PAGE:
Use this URL to cite or link to this record in EThOS: https://ethos.bl.uk/OrderDetails.do?uin=uk.bl.ethos.798727
Title: Investigation of 3D-scanning and 3D-printing for personalised therapy
Author: Muwaffak, Zaid
ISNI:       0000 0004 8508 3537
Awarding Body: UCL (University College London)
Current Institution: University College London (University of London)
Date of Award: 2020
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Abstract:
This present thesis focuses on the combination of 3D-printing and 3D-scanning to produce personalised external and internal biomedical devices. 3D-printing enables the production of customised medical devices in regards to shape, size and drug-loading. The first chapter provides an introductory review to 3D-printing and 3D-scanning. (A formal description of the experimental results and procedures is provided in the second chapter.) The third chapter focuses on 3D-printing of external biomedical devices. Fused-deposition-modelling 3D-printing was explored to produce personalised wound dressings. 3D-Models were obtained from 3D-scanning of a volunteer's nose, ear and hand. These dressings were 3D-printed with polycaprolactone loaded with metal-salts (copper, silver and zinc) possessing antimicrobial properties. Silver-loaded 3D-printed dressings displayed the highest antimicrobial properties, and a synergistic antimicrobial effect was produced when silver was combined with zinc. The next phase of the project focused on the development of a 3D-printed personalised positive-airway-pressure (PAP) therapy mask interface. A 3D-scanner was used to obtain a 3D-model of a volunteer's face. The device was created using a stereolithography 3D-printer to produce a mould for the interface. This mould was filled with silicone to produce the final mask. The fourth chapter explores the use of 3D-printing to manufacture internal biomedical devices. Biocompatible and biodegradable materials were incorporated with abiraterone, docetaxel or a combination of both to produce an implant for the treatment of prostate cancer. The aim is that this implant requires surgery to implant or it could be implanted during a radical prostatectomy. The implant was 3D-printed using an Aether-bioprinter. The implant was 3D-printed with various layering systems, e.g. a drug-loaded layer followed by a drug-free layer. Analysis of the 3D-printed implant revealed that the manufacturing process did not result in any physical or chemical changes to the drugs. In addition, the drug release was controlled by changing the layer height, infill or 3D-printing with pores.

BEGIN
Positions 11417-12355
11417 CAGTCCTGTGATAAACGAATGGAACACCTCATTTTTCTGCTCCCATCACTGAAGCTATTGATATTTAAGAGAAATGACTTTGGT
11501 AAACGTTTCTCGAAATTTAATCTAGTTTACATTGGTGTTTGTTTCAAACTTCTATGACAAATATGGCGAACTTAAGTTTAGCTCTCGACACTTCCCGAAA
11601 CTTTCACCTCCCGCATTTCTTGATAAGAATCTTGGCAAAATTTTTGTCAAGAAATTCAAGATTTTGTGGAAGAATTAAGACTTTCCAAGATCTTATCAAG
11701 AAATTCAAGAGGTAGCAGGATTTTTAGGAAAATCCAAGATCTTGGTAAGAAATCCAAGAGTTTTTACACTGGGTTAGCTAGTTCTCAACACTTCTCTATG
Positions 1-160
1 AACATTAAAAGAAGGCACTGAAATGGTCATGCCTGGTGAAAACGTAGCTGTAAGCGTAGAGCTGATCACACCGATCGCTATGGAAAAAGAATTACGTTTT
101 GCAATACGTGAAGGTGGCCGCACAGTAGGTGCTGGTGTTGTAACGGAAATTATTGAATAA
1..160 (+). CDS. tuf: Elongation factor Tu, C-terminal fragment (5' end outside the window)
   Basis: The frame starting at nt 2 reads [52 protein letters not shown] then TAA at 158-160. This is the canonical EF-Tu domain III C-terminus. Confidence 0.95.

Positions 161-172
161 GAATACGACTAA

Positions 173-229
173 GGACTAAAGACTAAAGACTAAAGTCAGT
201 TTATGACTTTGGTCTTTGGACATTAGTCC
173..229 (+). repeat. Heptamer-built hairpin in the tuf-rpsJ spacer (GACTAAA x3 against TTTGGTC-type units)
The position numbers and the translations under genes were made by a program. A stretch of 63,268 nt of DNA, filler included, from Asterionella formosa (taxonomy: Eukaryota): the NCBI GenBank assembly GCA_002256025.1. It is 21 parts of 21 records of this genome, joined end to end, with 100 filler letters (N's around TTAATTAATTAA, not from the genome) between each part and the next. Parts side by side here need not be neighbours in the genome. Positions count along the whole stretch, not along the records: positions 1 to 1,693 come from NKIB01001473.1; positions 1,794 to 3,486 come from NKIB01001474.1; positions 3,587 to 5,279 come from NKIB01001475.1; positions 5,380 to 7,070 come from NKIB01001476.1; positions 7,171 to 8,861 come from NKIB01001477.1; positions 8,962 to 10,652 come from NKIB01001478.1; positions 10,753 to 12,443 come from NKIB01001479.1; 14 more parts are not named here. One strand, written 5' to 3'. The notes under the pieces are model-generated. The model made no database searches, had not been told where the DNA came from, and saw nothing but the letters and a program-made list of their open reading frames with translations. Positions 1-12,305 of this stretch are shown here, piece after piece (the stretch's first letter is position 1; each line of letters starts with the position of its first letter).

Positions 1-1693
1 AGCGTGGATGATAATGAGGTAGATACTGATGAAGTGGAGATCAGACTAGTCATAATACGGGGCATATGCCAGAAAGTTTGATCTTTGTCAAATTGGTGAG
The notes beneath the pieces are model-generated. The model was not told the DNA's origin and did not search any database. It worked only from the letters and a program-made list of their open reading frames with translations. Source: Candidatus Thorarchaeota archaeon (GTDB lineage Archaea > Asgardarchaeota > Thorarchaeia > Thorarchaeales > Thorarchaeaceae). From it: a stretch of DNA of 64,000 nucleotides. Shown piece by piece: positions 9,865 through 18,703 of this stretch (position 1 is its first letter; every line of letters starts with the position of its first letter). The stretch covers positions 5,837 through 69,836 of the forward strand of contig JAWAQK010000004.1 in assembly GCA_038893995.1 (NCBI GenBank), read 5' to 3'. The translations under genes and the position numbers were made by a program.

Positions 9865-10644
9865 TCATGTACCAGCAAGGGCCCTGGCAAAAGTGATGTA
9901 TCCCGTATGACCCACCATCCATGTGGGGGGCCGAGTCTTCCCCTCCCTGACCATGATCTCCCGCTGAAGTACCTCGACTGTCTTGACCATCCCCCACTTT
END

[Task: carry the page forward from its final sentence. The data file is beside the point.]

Supervisor: Hilton, S. ; Simon, G. Sponsor: Not available
Qualification Name: Thesis (Ph.D.) Qualification Level: Doctoral
EThOS ID: uk.bl.ethos.798727  DOI: Not available
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